Culture & Criticism Since 2003
For the San Francisco Giants and all other Major League Baseball teams, Sunday will be about more than Mother’s Day. In addition to celebrating mom’s presence in our lives, fans will also have the chance to to focus on women’s health – or more specifically, on breast cancer awareness during MLB’s “Going To Bat Against Breast Cancer.”
Every year, as part of Mother’s Day festivities in ballparks throughout the country, hitters grab pink bats and pull on pink wristbands. This temporary change in team colors is all a joint effort by baseball players to shine a distinct spotlight on a disease that continues to plague women, blunting the profound strides medicine has made in both detection and treatment during the last 20 years.
According to the Centers For Disease Control and Prevention, breast cancer is “the most common cancer in women, no matter your race or ethnicity [and] the most common cause of death from cancer among Hispanic women.” In addition, the CDC notes that breast cancer is “the second most common cause of death from cancer among white, black, Asian/Pacific Islander, and American Indian/Alaska Native women.”
These statistics compiled by government researchers should alarm you, raising you from your chair. Even though medicine has made advancements in combating breast cancer, the death count says there is still much more to do, with women of all ages in the throes of the real-time risk of developing a breast tumor. In turn, MLB uses Mother’s Day as the platform for fans to assemble to gather information, offering those who can afford it an opportunity to donate dollars to further research projects.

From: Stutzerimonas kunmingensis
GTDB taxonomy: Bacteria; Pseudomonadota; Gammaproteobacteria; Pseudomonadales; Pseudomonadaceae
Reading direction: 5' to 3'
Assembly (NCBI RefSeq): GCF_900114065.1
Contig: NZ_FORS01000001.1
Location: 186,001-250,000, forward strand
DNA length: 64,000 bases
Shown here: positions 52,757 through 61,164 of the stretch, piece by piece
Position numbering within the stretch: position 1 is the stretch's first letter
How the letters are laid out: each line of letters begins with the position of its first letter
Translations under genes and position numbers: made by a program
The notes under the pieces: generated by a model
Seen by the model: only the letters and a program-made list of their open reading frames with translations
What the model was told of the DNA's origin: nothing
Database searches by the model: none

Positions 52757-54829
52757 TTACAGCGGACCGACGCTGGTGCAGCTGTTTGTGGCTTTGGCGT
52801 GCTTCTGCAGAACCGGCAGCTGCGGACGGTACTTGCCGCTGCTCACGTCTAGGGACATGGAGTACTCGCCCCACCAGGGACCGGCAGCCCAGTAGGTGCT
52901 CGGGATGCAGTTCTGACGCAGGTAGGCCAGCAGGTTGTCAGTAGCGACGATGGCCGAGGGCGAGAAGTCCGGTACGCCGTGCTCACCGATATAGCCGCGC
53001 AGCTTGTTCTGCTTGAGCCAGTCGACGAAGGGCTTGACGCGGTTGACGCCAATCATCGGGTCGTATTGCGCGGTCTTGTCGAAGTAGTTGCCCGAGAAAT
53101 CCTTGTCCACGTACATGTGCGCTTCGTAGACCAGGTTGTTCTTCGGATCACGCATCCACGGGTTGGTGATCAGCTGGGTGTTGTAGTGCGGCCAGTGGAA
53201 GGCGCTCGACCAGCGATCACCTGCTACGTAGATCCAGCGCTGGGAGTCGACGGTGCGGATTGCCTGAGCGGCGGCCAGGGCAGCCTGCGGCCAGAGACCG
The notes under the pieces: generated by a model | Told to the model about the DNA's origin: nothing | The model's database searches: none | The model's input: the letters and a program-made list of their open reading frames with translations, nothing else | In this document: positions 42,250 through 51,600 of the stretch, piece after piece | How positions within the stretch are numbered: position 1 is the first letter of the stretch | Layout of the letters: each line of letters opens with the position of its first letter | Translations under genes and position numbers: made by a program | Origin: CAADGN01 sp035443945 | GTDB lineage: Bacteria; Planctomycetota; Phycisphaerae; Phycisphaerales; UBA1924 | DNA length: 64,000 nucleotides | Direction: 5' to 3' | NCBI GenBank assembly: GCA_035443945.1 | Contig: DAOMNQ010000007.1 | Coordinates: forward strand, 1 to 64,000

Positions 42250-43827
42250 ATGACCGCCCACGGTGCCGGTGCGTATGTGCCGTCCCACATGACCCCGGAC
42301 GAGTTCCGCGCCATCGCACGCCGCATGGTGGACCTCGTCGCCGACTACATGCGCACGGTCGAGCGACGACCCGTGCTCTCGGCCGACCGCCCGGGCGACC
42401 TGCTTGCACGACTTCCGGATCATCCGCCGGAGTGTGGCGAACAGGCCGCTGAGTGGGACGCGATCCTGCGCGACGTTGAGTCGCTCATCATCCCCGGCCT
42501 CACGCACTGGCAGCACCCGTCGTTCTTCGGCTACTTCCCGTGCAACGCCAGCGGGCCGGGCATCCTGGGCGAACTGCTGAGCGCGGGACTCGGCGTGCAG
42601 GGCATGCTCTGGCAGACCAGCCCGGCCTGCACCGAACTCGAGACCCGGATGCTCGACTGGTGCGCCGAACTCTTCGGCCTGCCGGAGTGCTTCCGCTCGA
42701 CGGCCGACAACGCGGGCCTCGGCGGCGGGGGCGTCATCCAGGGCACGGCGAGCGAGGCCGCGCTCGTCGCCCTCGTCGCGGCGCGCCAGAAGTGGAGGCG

At Oracle Park, Ellen Shaler of Oakland will serve as this year’s Honorary Bat Girl* when the Giants take the field for their May 12 date with the Cincinnati Reds. Shaler, who grew up in Detroit with a history of breast cancer in her family, was diagnosed with the disease in 2005. Seven surgeries later, she rises as a survivor in every sense of the word. Moreover, she brings forward a mission to open up eyes and educate women and their families about things they likely don’t want to discuss.
Admittedly – this is scary stuff. And I see that no one wants to think about the prospect of cancer. But it can and does happen to people just like us. Because of this fact, MLB has taken it upon itself to bring people together at the ball yard on Mother’s Day. It’s all about taking a moment and thinking about a disease that likely will make its way into your living room at some point in the future.
Accordingly, what we do today in terms of funding medical research on the question of why some women’s bodies revolt and turn cancerous will probably be the determining factor on whether your wife or mother survives the disease tomorrow.
*According to the Giants, The Honorary Bat Girl program was introduced in 2009 to raise additional awareness and support for the annual “Going to Bat Against Breast Cancer” initiative celebrated annually on Mother’s Day. “Going to Bat Against Breast Cancer” is a Major League Baseball initiative supported by MLB charitable partners, Stand Up To Cancer and Susan G. Komen. This initiative is meant to foster awareness about the breast cancer cause, while simultaneously raising funds to support breast cancer research. For more information, keep an eye on the brand new Oracle scoreboard Sunday, or go to HonoraryBatGirl.com.